By Akane Otani
NEW YORK (Reuters) - The S&P and Dow both posted their best day since March on Friday, with the market buoyed by news that Russia was ending military drills near the Ukrainian border, while investors overlooked U.S. air strikes in Iraq.
The gains helped major averages erase the week's losses as buying intensified as the day came to a close. The CBOE market volatility index <.VIX> fell 5.7 percent to 15.71 in a sign of reduced investor uncertainty.
Stocks have been under pressure of late as investors, worried about high valuations and uncertainty around the world, pulled back from riskier assets. Before Friday's rally, the S&P 500 had given up more than 4 percent while the small-cap Russell was down 7 percent over the past four weeks.
Markets rallied after Russia's Defense Ministry said Friday it had finished military exercises in southern Russia, which the United States had criticized as a provocative step amid the Ukraine crisis.
"The market hates uncertainty, and when it doesn't have enough information about how badly an event could impact the economy, it tends to take the worst-case scenario and people sell off," said Malcolm Polley, president and chief investment officer of Stewart Capital Advisors in Indiana, Pennsylvania.
"With the news of the de-escalating in Russia, and also with the administration saying exactly what they are doing in Iraq, it's helped clear up some uncertainty in the market."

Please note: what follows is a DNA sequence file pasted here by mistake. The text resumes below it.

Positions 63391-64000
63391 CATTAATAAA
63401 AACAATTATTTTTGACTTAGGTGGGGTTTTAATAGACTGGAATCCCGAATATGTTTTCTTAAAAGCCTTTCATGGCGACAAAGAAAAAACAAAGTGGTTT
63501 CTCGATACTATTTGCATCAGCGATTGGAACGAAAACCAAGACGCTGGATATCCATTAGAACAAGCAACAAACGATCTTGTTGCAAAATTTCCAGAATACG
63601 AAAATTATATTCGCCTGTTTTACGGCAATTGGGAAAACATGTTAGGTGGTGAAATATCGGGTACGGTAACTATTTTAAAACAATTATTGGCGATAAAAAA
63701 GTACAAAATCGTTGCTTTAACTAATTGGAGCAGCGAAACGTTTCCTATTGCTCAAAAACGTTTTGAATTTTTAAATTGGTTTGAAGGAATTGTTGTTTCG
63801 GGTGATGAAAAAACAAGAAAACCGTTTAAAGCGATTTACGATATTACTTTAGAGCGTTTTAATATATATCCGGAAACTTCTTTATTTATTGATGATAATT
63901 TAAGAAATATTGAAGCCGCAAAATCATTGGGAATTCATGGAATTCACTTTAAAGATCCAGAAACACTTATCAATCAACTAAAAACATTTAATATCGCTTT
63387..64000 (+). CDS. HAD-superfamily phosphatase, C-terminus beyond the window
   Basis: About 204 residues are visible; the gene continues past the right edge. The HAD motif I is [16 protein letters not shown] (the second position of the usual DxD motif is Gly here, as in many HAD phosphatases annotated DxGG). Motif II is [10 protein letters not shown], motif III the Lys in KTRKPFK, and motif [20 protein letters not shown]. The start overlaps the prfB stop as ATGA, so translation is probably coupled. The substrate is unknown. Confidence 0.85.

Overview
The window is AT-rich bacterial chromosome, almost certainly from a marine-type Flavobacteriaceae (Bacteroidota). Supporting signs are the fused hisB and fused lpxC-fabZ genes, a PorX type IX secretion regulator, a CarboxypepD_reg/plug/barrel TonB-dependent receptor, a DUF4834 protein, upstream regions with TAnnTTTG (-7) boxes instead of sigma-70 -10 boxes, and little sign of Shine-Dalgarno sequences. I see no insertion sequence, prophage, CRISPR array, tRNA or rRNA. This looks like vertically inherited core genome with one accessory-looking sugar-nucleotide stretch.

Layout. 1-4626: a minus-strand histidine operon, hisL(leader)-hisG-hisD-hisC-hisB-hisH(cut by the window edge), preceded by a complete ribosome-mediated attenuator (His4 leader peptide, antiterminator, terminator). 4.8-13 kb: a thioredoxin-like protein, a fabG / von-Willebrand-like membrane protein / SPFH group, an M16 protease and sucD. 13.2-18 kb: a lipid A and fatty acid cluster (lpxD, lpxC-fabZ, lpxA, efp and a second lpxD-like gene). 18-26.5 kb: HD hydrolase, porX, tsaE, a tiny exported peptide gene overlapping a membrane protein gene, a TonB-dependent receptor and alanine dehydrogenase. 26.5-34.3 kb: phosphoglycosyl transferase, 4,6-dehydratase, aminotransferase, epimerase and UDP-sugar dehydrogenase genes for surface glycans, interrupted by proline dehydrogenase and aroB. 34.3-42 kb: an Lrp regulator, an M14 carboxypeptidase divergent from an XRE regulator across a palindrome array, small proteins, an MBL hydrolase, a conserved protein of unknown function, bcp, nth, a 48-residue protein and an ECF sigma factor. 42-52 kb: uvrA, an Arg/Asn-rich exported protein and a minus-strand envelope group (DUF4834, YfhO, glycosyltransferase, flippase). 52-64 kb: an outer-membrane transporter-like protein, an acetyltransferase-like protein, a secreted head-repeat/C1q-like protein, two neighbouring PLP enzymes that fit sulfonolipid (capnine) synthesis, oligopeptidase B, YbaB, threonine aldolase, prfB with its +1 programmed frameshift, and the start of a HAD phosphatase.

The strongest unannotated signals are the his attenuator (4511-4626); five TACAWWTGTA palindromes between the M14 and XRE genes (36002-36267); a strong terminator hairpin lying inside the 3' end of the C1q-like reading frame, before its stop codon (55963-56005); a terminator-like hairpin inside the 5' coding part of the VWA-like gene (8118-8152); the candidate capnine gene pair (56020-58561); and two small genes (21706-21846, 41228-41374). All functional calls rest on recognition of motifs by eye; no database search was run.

Earlier on Friday, the United States carried out air strikes targeting Islamic State fighters marching on Iraq's Kurdish capital. The strikes were the first authorized on Iraq since President Barack Obama pulled American troops out in 2011.
The Dow Jones industrial average <.DJI> rose 182.52 points, or 1.12 percent, to 16,550.79. The S&P 500 <.SPX> ended up 21.84 points, or 1.14 percent, to 1,931.41. The Nasdaq Composite <.IXIC> added 36.02 points, or 0.83 percent, to 4,370.99.
For the week, the Dow rose 0.4 percent, the S&P 500 gained 0.3 percent, and the Nasdaq rose 0.4 percent.
Utilities were the day's biggest gainer among S&P sectors, rising 2 percent, followed by a 1.7 percent increase in energy shares.
Shares of defense companies also performed well, with Lockheed Martin Corp ending the day up 1.8 percent to $165.80, Raytheon Co up 2.4 percent to $91.61 and Northrop Grumman Corp up 2.1 percent to $122.86.
U.S.-traded shares of Tekmira Pharmaceuticals Corp surged 45.1 percent to $20.70 after the U.S. Food and Drug Administration cleared the company's experimental Ebola treatment for potential use in humans. More than 28.4 million shares changed hands, the busiest day of trading in company history.
About 5.5 billion shares traded on all U.S. platforms, according to BATS exchange data, compared with the five-day average of 6.5 billion.
(Editing by Bernadette Baum, Leslie Adler and Lias Shumaker)
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